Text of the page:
Modern Frustrations

8 Sep 2011 – 30 Sep 2011


London, United Kingdom


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  • 30 second from Bond Street tube station.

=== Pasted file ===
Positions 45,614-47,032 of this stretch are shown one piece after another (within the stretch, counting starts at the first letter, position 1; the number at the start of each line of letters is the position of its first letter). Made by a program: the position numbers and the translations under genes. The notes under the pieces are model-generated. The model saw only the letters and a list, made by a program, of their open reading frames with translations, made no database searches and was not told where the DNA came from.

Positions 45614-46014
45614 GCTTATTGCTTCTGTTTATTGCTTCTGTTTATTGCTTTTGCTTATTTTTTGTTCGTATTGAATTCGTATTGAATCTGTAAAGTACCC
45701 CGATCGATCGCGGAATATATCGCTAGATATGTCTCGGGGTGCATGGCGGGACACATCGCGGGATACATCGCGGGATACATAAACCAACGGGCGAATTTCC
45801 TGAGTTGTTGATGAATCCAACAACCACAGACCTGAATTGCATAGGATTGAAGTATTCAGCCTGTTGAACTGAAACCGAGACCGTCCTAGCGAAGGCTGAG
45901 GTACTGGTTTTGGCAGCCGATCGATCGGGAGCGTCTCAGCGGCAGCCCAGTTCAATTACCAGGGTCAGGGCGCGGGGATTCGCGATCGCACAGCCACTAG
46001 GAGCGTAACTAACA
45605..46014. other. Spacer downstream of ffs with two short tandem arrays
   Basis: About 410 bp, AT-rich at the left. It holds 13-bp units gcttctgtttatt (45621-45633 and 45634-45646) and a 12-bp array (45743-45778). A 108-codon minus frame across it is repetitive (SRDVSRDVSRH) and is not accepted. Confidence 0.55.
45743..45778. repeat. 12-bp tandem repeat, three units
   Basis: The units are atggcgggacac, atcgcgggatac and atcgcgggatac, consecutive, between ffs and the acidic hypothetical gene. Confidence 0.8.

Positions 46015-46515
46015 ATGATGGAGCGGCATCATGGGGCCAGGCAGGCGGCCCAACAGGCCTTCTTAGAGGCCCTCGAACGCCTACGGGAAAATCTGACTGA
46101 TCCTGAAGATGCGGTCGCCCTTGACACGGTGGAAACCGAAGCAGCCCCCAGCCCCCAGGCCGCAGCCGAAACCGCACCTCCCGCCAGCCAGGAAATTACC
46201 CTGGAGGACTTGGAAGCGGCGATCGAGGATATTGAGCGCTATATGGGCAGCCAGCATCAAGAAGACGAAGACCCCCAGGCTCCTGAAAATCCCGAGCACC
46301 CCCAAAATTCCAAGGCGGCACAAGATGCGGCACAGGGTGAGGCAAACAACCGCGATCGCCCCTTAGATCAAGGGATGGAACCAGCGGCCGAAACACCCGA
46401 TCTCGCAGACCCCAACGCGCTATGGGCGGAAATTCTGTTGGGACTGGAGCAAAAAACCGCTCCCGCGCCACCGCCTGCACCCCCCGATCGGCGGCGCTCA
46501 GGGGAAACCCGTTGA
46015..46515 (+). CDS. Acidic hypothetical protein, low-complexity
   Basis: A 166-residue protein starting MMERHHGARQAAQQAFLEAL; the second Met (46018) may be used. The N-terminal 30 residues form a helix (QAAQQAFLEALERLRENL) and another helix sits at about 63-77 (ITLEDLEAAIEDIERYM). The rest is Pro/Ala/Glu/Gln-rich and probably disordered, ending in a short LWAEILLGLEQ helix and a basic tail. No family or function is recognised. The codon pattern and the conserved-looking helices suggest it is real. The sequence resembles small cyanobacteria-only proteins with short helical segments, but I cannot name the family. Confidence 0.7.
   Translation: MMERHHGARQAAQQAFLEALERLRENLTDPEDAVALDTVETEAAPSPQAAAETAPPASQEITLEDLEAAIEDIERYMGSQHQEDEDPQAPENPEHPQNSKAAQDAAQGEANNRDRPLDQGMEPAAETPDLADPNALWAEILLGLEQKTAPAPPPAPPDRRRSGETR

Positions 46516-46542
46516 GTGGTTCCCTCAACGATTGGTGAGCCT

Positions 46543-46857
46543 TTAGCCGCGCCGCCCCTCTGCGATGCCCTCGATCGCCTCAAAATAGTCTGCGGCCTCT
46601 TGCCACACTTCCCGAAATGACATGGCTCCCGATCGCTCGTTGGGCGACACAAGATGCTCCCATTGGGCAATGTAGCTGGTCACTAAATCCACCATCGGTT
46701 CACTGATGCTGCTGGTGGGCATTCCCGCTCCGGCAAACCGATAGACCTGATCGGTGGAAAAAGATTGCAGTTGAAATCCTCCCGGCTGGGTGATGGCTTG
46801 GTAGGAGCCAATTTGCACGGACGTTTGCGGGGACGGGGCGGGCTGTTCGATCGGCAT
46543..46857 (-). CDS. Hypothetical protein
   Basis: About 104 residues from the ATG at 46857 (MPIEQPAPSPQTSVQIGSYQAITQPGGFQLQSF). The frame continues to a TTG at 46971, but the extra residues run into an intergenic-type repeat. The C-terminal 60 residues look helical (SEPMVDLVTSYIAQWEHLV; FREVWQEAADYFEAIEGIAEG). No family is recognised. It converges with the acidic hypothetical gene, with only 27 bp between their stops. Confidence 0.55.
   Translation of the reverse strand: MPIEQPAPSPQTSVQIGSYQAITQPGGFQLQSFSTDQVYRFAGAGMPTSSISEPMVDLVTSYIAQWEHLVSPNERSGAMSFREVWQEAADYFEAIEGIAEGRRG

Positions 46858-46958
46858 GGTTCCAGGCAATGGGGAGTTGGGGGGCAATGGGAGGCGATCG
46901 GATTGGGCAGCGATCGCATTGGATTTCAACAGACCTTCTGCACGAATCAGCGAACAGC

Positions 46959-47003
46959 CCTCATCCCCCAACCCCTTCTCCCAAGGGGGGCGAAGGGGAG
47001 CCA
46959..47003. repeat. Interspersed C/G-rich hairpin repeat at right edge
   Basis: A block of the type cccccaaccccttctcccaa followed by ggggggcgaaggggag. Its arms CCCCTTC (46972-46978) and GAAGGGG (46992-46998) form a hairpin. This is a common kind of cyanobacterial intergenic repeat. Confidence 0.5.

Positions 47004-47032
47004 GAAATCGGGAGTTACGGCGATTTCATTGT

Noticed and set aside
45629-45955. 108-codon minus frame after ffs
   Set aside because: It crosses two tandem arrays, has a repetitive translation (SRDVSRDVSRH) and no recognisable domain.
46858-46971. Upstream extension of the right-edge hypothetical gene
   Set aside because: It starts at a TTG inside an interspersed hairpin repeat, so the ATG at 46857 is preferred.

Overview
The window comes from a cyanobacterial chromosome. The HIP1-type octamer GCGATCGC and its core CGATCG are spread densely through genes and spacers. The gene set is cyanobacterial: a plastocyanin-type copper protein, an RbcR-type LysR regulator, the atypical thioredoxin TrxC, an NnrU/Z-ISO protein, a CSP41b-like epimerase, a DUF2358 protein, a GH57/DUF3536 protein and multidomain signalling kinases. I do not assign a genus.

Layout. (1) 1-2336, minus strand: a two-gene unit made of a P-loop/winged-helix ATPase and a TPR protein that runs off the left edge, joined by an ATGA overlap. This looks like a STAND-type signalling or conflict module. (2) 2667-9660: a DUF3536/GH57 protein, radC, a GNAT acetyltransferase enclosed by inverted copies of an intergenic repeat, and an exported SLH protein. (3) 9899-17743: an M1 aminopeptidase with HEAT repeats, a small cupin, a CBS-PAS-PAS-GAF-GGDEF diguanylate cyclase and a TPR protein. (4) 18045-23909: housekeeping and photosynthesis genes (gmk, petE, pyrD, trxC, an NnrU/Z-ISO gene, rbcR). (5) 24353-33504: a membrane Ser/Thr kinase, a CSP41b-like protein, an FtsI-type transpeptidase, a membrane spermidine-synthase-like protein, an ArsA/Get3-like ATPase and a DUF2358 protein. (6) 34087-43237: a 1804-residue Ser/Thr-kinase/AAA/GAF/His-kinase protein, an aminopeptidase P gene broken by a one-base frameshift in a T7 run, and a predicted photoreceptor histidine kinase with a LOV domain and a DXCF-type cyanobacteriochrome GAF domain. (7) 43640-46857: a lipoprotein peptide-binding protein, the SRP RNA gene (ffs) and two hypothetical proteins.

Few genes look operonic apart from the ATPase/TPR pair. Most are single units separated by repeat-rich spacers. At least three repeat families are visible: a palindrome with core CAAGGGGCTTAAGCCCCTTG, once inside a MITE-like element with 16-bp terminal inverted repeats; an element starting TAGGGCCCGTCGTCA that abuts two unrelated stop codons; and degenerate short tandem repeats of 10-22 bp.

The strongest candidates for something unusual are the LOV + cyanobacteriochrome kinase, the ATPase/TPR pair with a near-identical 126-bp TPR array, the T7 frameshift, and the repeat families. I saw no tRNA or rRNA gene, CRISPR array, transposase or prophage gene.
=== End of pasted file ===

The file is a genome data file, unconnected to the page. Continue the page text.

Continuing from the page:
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While the desire to resolve frustrations has led to some of humanity's greatest advances, increasingly, instead of driving us forward it's driving us mad. Yearly, hundreds of thousands of people in Britain report stress-related illnesses resulting from frustrations at work. Overcrowding, information overload and bureaucracy are just some of the plethora of factors seen to cause ever-increasing frustrations in contemporary life. This exhibition brings together the work of Tim Phillips, Ross Jones, littlewhitehead and Blue Curry in four different explorations of this theme and will include new work by each artist. In today's society we have been gradually forced to relinquish control over many areas of our lives. We may not always realise it but we are at the mercy of those in power - they control our finances, our politics and even our means of communication. While the reality is often much less sinister than what conspiracists may see as some overarching power at work, we ignore at our peril the subtle influence of corporations and organisations around the world. Tim Phillips identifies the materials, colours and shapes that convey and help legitimise the control or dominance of institutions, organisations and individuals. Stripped of unique identifications such as corporate logos, religious imagery and cult symbols, his works mix the different visual languages that form a barrier between us and those in control while naturalising that position. From the precious wood inlays of religious architectural screens, to the gleaming polished surfaces of a corporate reception, Phillips' sculptures draw from very different sources, yet interestingly this conflated array of seemingly distinct materials still convey the same message and perhaps even amplify it. If the distribution and legitimisation of power is a subtle affair, the bombardment of 24-hour news and media is not. Ross Jones work is primarily interested in information overload and media bias. Each drawing takes as its subject a current political issue that is regurgitated globally by media corporations. The subject is then stripped back, placed in a large white space, and reduced to a detailed drawing creating an icon for an issue. During this process, Jones removes the confusion of colour, people and sound that complicate our understanding. Ross Jones' I.E.D. presents the unassembled components of an improvised explosive device, replacing the conventional subjects of a still life composition in a subtle subversion of that tradition. Made familiar by the news, the potential bomb appears eerily passive when presented in this way, yet the obscured simplicity of its production is made clear. Blue Curry's sculptural installations fuse an array of 'tropical' signifiers with unlikely candidates to create works which suggest both personal and cultural frustrations. Splitting his time between England and The Bahamas, where he was born, Curry's works see his Caribbean background converge with his experience in London. Sculptures such Untitled, a car tire covered with a mosaic of thousands of black and white beans resembling snakeskin souvenirs in tourist markets, hint at frustrations with the effects of tourism and the false perception of life in paradise. At a personal level, Curry's work is imbued with his struggle against the demands and classifications placed on him as an artist by the two cultural spheres he inhabits. Glaswegan artist duo littlewhitehead are well known for their irreverent views of modern society. A new wall-based work will be created especially for the exhibition using highly dangerous acidic fumes. The use of corrosive chemicals is a new addition to the duo's repertoire of destructive processes such as deep fat frying and burning, but unlike past processes, invisible chemical fumes rather than the acid itself that will be used to make the ‘painting'. Just as the work makes visible the effect of an unseen danger, the painting highlights society's frustrations with effects of unseen chemicals, from industrial waste to radiation. However, there is a dark humour at work here as littlwhitehead poke fun at our fear of the ‘invisible threat'. While there are very real dangers in life that are beyond one's perception, much of our frustration is rooted in what we believe or are lead to believe may be threatening us and which we are powerless to prevent. - - - - - - - - - - - - - - Exhibition runs: Thursday 8th September to Friday 30th September / 11am - 6pm (Tue to Fri) / 12 - 5pm (Sat) Sumarria Lunn Gallery, 36 South Molton Lane, Mayfair, London W1K 5AB - - - - - - - - - - - - - - Tim Phillips is a graduate of Central Saint Martins and the Royal College of Art. Solo exhibitions include Heaven's Gate, Boyschool Projects, London (2009). Group shows include Marc Philip van Kempen & Tim Phillips, LoBe Gallery, Berlin (2011), Manderley, John Jones Project Space, London (2009), Innerer Klang, Rod Barton, London (2009), I AM by birth a Genovese, Vegas Gallery, London (2009), Florence Trust Summer Exhibition, London (2009), Salon08, VINEspace Gallery, London (2008), Landslide, Café Gallery Projects, London (2008) and Art Below Zero @ The Whitechapel Gallery, Whitechapel Project Space (2008). The artist was nominated for the Catlin Art Prize (2009) and is recipient of the Kate Barton Award (2005). The artist's work is held in a number of private and public collections including The Zabludowicz Collection. Ross Jones' solo exhibitions include New Works, William Angel Gallery, London (2009). Groups shows include Salon No. 8, Marine Art Salon, Los Angeles (2011), Korea Internationl Art Fair (KIAF), Seoul (2010), In A Word, Sumarria Lunn, London (2009), Matt Roberts Arts Salon 08, VINEspace, London (2008), West Midlands Open, Wolverhampton Art Gallery, Wolverhampton (2008), Jerwood Drawing Prize, Jerwood Space, London (2007), Unfortunate Incidents, SE1 Gallery, London (2007) and the Celeste Art Prize, The Old Truman Brewery, London (2006). The artist is recipient of the Proof Award (2008). littlewhitehead are artists Craig Little and Blake Whitehead, both graduates of Glasgow School of Art (BA). Solo exhibitions include Bad News, Marine Contemporary, Los Angeles (2011), London Art Fair (with Sumarria Lunn Gallery), London (2011), Northern Gallery for Contemporary Art, Sunderland (2010), Playing Dog, Gimpel Fils, London (2009) and So Many Fellows Find Themselves, K Gallery, Milan (2009). Group shows include If These Walls Could Talk, Charlie James Gallery, Los Angeles (2011), Modern British Sculpture, Gimpel Fils, London (2011), Smokefall, Tintype, London (2011), Exteriority, SUMARRIA LUNN, London (2010), Newspeak: British Art Now, Saatchi Gallery, London (2010) and The Hermitage, St Petersburg (2009), Tales That Witness Madness, Elevator Gallery, London (2009), Grey Matter, Talbot Rice Gallery, Edinburgh (2009) and Bloomberg New Contemporaries, A Foundation, London (2008). Blue Curry is a graduate of the University of Westminster and Goldsmiths. Solo exhibtions include Toomer Labzda, New York (forthcoming), Nassauischer Kunstverein, Wiesbaden, Germany (2011) and Dragging Anchor, Folkestone Triennial (2011). Group shows include Wrestling with the Image, Art Museum of the Americas, Washington DC (2011), Caribes Globales, Museo de Arte Contemporaneo, Puerto Rico (2011), Assembly, Bearspace, London (2011), Anticipation, Selfridges Ultralounge, London (2010), City States, 6th Liverpool Biennial (2010), Nowhere in Peculiar, Five Hundred Dollars Gallery, London (2010), Stardust Boogie Woogie, Monica Bobinska Gallery, London (2010), The Global Caribbean, Art Basel, Miami (2009), I Know a Friend that Knows a Friend, Het Poortgebouw, Rotterdam (2009), Group/Grope, Area 10, London (2009), Into Position, Bauernmarkt 9, Vienna (2007), The Next Level Guerilla Show, Photographers' Gallery, London (2007) and Domesticalia, Standpoint Gallery, London (2007).